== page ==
Emphatic hand signals not to get in the front passenger seat. We’re driven like Lord Mucks around to the Container Terminal. Lots of talking at the main gate. Drive away and come back. More talking. Eventually drive over to a big building 100 metres away with a sign outside saying Administration Building. Around to the side is a little door and inside is a small room with two serving windows, one on each side. One for Customs and Immigration and the other probably has something to do with the Container Terminal operations.

Under a sign which says Passports and Residence, a Police Sergeant (three stripes) after some more apparent confusion and mucking about starts to process our papers. We’re beginning to learn that the officials here are not much used to handling cruising yachties, only the big shipping stuff. Several forms each with two carbon copies, much signing and payments made. That’s Customs completed. We now have to wait for the Immigration people to arrive.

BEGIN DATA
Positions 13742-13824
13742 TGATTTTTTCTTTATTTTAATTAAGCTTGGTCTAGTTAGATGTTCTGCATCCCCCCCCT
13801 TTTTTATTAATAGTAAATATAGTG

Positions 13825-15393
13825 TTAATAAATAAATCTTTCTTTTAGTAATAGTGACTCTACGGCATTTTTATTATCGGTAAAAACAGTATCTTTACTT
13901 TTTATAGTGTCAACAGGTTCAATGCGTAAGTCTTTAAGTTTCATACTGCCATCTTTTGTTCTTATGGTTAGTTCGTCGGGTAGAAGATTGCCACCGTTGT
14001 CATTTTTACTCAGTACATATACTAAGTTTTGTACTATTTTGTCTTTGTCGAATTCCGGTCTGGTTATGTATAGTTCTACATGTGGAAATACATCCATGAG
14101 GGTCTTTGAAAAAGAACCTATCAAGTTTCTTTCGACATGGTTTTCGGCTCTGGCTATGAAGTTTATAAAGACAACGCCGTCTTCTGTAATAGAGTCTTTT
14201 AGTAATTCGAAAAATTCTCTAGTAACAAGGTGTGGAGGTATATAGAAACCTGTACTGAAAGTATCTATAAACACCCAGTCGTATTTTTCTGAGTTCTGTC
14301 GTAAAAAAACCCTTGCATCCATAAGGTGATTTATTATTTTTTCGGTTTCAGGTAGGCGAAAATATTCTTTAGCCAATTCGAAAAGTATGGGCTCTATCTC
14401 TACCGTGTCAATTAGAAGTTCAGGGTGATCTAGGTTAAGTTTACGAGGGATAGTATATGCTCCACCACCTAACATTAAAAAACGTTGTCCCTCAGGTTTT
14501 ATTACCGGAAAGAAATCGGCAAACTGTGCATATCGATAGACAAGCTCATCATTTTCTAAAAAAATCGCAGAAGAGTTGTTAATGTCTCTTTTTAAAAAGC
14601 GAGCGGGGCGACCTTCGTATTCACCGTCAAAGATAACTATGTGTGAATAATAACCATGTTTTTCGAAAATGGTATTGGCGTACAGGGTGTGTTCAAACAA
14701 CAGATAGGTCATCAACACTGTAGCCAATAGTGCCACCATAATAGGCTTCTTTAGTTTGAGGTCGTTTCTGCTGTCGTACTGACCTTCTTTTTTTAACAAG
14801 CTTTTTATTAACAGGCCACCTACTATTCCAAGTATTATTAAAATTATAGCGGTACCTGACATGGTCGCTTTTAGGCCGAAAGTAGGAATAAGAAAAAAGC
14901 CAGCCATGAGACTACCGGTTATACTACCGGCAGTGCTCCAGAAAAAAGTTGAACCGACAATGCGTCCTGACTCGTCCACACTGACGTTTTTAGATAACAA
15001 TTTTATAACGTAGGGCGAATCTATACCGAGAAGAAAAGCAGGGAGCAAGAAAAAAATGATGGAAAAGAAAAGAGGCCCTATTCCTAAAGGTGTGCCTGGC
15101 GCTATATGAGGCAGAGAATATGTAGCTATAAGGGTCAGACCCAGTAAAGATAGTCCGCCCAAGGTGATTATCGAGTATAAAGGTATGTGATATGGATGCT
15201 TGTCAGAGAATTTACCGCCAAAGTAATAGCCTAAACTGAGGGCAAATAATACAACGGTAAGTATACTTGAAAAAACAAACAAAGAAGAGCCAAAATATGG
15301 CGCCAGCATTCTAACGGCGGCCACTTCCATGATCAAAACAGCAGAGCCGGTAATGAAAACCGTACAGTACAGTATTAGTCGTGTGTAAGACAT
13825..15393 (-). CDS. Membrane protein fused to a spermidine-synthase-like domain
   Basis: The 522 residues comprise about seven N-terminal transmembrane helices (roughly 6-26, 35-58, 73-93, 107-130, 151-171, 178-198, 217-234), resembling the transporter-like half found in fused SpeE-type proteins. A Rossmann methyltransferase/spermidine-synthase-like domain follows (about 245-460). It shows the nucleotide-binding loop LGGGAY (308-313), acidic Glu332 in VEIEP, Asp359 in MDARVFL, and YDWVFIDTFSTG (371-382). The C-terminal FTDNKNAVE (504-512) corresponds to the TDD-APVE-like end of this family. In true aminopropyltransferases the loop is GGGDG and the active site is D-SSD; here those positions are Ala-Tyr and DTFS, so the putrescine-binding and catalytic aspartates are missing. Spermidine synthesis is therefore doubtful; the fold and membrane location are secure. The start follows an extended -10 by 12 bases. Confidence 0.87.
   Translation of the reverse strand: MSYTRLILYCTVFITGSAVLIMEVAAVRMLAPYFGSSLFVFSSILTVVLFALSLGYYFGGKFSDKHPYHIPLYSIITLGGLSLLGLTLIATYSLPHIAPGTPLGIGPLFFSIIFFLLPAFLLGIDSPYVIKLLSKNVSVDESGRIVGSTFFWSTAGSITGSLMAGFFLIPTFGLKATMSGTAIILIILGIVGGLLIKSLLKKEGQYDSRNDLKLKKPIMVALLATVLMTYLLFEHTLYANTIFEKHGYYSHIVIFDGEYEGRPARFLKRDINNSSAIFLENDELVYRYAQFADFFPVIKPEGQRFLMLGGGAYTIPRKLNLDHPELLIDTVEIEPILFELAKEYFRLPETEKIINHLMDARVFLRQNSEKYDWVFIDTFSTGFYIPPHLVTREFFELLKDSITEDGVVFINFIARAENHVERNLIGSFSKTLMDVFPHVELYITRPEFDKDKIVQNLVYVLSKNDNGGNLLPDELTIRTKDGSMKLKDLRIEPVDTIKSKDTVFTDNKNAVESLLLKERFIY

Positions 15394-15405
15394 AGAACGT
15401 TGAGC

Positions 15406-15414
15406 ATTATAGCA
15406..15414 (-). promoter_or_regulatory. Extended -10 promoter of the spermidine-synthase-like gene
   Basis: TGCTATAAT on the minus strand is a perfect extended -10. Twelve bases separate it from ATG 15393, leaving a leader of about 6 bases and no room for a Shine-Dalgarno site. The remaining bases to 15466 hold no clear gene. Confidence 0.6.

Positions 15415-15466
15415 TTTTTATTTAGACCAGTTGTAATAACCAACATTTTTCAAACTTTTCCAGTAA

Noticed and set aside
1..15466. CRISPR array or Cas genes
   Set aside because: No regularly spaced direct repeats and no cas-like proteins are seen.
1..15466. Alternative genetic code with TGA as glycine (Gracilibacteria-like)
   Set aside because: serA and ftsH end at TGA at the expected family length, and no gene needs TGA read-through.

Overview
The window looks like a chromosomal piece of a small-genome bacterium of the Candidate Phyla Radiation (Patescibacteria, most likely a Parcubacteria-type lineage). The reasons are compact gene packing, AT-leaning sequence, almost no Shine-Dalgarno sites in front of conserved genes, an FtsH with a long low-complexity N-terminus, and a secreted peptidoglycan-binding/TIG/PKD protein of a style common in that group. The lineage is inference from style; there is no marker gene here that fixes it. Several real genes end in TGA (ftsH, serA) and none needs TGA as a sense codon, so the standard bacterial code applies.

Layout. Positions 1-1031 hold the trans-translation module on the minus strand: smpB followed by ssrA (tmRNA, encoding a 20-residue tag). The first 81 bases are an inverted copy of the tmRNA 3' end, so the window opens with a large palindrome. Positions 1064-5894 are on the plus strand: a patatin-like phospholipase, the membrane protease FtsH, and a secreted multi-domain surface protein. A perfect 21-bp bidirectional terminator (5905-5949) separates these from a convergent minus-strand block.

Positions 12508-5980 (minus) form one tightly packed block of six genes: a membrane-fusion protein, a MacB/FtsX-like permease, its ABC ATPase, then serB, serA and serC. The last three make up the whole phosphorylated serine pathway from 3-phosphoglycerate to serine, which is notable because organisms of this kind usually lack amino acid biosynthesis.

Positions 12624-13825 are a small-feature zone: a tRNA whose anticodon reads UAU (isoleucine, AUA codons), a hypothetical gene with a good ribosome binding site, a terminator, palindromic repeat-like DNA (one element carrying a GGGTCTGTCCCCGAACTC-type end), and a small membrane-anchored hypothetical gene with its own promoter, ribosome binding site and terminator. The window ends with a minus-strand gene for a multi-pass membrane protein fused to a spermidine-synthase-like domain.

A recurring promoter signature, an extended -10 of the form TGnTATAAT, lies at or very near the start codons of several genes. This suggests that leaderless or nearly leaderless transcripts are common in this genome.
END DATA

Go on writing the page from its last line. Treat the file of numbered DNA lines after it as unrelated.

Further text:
“This will just take about 20 minutes. Please just wait here”.
Waiting, waiting. An hour goes by. It’s turned dark long ago. One of the clerks from the other office comes outside and stops for a chat. On learning we’d arrived from Aden he makes mention of the habit of gat chewing. Explains that it doesn’t make them loopy but just has a calming effect,
“If you go out and kill someone, no problem. Kill maybe a hundred people, no problem, everything is okay”, he says with a big grin.
Makes us cackle a bit too.

Make enquiries back at the Customs/Immigration counter.
“Just another 10 minutes”.
Waiting. About another half hour a man in standard white smock and brimless cap appears behind the counter and starts processing our passports. Heaps of forms, carbon paper, payments. Hands us our passports appropriately visa stamped and we’re officially clear to enter the country.